An average of 21% of household paper products were out of stock at U.S. stores as of Aug. 9, according to research firm IRI.

The situation isn’t likely to abate soon, because producers have no plans to build new manufacturing capacity. The central piece of the machinery needed to make paper towels takes years to assemble.

Americans have faced many stresses in the pandemic, of which paper-towel scarcity is hardly among the worst. Yet the forces behind the shortage nearly six months into the crisis help explain the broad lack of U.S. preparedness that has made the pandemic worse than it might have been.

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Posted in Corporations/Corporate Life, Economy, Health & Medicine, Labor/Labor Unions/Labor Market

UK Faith leaders make call for environment-focused economic recovery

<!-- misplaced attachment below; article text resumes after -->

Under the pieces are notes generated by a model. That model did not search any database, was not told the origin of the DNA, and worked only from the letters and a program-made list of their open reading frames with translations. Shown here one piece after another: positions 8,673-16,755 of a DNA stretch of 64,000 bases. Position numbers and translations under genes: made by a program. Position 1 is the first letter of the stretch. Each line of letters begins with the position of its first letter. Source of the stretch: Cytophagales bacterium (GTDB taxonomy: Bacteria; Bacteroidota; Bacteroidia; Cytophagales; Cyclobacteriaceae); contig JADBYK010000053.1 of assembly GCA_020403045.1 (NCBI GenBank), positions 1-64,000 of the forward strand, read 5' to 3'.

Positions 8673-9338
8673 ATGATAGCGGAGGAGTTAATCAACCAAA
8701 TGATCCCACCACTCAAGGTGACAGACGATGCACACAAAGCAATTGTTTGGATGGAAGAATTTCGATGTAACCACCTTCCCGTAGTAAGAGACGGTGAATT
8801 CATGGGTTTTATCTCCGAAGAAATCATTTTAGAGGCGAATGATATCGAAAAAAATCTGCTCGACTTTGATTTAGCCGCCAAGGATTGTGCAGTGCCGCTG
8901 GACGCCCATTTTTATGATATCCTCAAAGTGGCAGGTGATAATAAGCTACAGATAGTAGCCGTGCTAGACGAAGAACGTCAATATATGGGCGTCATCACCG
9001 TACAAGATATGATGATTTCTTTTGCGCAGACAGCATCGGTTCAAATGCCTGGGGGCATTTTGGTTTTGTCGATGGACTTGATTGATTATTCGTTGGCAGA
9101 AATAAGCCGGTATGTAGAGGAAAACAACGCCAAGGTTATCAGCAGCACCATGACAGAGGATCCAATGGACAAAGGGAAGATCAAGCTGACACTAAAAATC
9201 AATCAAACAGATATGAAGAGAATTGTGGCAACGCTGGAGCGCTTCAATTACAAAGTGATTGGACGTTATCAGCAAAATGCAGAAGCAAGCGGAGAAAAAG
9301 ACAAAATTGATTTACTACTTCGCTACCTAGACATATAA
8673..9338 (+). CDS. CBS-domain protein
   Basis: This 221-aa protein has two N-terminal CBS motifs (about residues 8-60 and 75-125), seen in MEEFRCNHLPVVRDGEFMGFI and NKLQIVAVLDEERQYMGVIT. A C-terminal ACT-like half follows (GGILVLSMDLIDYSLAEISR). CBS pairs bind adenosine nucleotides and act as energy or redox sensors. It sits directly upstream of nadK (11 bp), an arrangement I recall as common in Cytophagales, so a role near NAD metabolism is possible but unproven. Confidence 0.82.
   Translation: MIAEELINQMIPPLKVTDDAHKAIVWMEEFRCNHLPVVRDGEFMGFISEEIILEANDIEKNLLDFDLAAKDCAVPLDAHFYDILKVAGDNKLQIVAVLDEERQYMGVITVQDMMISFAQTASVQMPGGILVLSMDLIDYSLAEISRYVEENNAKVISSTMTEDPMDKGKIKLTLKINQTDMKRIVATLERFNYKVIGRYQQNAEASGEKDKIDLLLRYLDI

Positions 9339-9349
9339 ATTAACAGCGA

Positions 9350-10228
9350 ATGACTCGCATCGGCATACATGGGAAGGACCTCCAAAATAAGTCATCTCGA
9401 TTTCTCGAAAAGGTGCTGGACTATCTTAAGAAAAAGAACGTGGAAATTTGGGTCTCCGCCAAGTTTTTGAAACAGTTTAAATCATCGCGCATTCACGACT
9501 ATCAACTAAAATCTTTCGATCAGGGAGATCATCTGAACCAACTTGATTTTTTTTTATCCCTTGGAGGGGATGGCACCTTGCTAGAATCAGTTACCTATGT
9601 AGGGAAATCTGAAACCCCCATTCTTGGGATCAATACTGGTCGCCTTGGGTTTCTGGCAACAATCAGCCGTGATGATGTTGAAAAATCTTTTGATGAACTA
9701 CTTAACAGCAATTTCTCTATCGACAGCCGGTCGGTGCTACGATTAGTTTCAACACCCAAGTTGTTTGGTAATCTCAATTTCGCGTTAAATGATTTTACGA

Marking the end of the first half of London Climate Action Week, representatives from UK faith groups have signed an open letter to the UK Government urging it to ensure that its economic recovery strategy is centred on the urgent need to reduce the impact of climate change.

In the letter, the signatories, some of whom are members of the ‘Faith for the Climate’ network, also commit to the goals of the Laudato Si encyclical – an initiative of Pope Francis – to advocate for and model positive initiatives to continue to tackle the Climate Emergency.

The open letter [begins]:

COVID-19 has unexpectedly taught us a great deal. Amidst the fear and the grief for loved ones lost, many of us have found consolation in the dramatic reduction of pollution and the restoration of nature. Renewed delight in and contact with the natural world has the capacity to reduce our mental stress and nourish us spiritually.

We have rediscovered our sense of how interconnected the world is. The very health and future of humanity depends on our ability to act together not only with respect to pandemics but also in protecting our global eco-system.

At the same time, less travel and consumption and more kindness and neighbourliness have helped us appreciate what society can really mean.